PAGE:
When Roger Larry was considering a subject for his new documentary he wondered, “How do I make a documentary about a character so interesting so I won’t be bored even when I’m doing press five years later?”
Five years after beginning Citizen Marc, his look at outspoken cannabis policy reform activist and Prince of Pot Marc Emery, he remains fascinated by the topic.
“What really what drew me into Marc were the contradictions,” he says. “I was looking for a subject who was facing crisis in the present tense and had a very complicated personality so there were contradictions to wrestle with.
“As we got into the subject more, certainly I was struck by the contrast between what I considered to be truly impressive acts of civil disobedience, a willingness to put his ass on the line and this tremendous ego. I began to suspect the two were very much connected because Marc is one of the most successful Canadian activists ever and I just don’t think it is a coincidence he has this ego.”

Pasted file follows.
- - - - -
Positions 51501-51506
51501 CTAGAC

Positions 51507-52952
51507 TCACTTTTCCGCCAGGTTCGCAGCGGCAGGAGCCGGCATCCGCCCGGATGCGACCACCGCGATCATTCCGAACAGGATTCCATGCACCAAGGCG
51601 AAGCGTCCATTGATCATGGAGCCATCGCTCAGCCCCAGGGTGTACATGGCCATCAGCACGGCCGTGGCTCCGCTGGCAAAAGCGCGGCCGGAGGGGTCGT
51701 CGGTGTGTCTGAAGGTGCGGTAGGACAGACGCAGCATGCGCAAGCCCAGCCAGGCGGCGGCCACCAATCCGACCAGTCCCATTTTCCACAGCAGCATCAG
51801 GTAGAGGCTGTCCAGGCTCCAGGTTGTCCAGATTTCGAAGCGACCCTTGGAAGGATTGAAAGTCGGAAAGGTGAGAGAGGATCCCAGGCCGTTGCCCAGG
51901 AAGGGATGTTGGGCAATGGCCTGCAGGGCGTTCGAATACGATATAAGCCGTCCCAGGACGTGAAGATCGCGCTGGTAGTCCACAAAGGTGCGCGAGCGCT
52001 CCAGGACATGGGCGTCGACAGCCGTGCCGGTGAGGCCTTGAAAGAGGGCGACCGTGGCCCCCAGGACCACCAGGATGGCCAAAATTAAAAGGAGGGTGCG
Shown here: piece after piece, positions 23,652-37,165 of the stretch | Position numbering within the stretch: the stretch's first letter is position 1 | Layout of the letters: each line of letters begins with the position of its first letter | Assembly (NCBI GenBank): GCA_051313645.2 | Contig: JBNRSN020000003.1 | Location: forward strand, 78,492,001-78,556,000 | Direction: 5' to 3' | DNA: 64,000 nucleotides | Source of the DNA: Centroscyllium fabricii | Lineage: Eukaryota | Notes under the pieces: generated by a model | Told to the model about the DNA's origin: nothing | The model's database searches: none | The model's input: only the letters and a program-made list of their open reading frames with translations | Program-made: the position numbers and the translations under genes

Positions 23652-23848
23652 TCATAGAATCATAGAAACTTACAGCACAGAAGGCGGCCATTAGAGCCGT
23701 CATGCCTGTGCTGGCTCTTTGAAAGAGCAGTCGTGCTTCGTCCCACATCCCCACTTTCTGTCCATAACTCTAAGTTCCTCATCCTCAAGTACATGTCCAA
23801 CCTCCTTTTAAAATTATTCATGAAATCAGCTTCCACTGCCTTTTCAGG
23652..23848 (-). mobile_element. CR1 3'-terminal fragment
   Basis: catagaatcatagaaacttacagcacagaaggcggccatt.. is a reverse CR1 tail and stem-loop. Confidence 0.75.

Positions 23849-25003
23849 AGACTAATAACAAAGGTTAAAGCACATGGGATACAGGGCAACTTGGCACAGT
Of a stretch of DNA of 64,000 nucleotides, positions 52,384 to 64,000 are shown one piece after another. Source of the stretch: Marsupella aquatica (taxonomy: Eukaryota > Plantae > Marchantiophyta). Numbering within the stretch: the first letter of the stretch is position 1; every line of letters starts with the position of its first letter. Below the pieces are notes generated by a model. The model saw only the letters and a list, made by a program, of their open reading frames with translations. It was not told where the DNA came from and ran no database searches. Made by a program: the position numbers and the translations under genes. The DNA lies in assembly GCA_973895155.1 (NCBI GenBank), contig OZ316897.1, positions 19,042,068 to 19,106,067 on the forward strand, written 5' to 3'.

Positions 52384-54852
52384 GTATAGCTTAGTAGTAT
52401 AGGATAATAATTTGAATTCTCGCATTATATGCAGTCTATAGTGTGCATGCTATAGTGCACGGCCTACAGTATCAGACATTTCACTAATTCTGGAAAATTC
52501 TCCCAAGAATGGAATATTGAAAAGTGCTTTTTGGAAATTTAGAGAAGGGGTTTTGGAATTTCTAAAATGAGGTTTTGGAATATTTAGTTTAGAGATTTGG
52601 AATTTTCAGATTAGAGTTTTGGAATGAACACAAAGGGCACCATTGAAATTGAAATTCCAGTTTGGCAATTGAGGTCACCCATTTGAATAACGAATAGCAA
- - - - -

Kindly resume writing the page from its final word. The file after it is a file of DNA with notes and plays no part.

Larry and his partner Sandra Tomc agreed Emery was a compelling subject, but also a divisive one. “Is he just an egomaniac or is he a great activist? We ourselves had different points of views on Marc. We tried to assemble the most cogent arguments on both sides of that question.
“What you are seeing is the fruits of five years of arguments.”
Emery and his wife Jodie, however, aren’t happy with the way the activist is portrayed. “Marc has read the transcript but has not seen the film,” says Larry. “Jodie has seen the film. They’ve gone nuts on twitter and facebook attacking the film.”
On October 16 @JodieEmery tweeted: “The “Citizen Marc” movie: sloppy amateur film that manipulates & edits interviews & omits important facts because director hates Marc Emery.”
“In response to that I would say that I have a great deal of respect for Marc Emery,” says Larry, “that I think he has made a great contribution to Canadian society. I’m interested in how his dark side, his ego, had helped him to achieve that. A lot of public figures don’t enjoy the way they are portrayed in the media because we are not just giving the spin. We’re trying to look behind the curtain as it were. I would also say this is a documentary where we shot over a thousand hours of footage, which is very unusual, and so, yes, we edited it! It is true. I will concede that point. We did edit the film. I would have had trouble with that thousand hour running time.”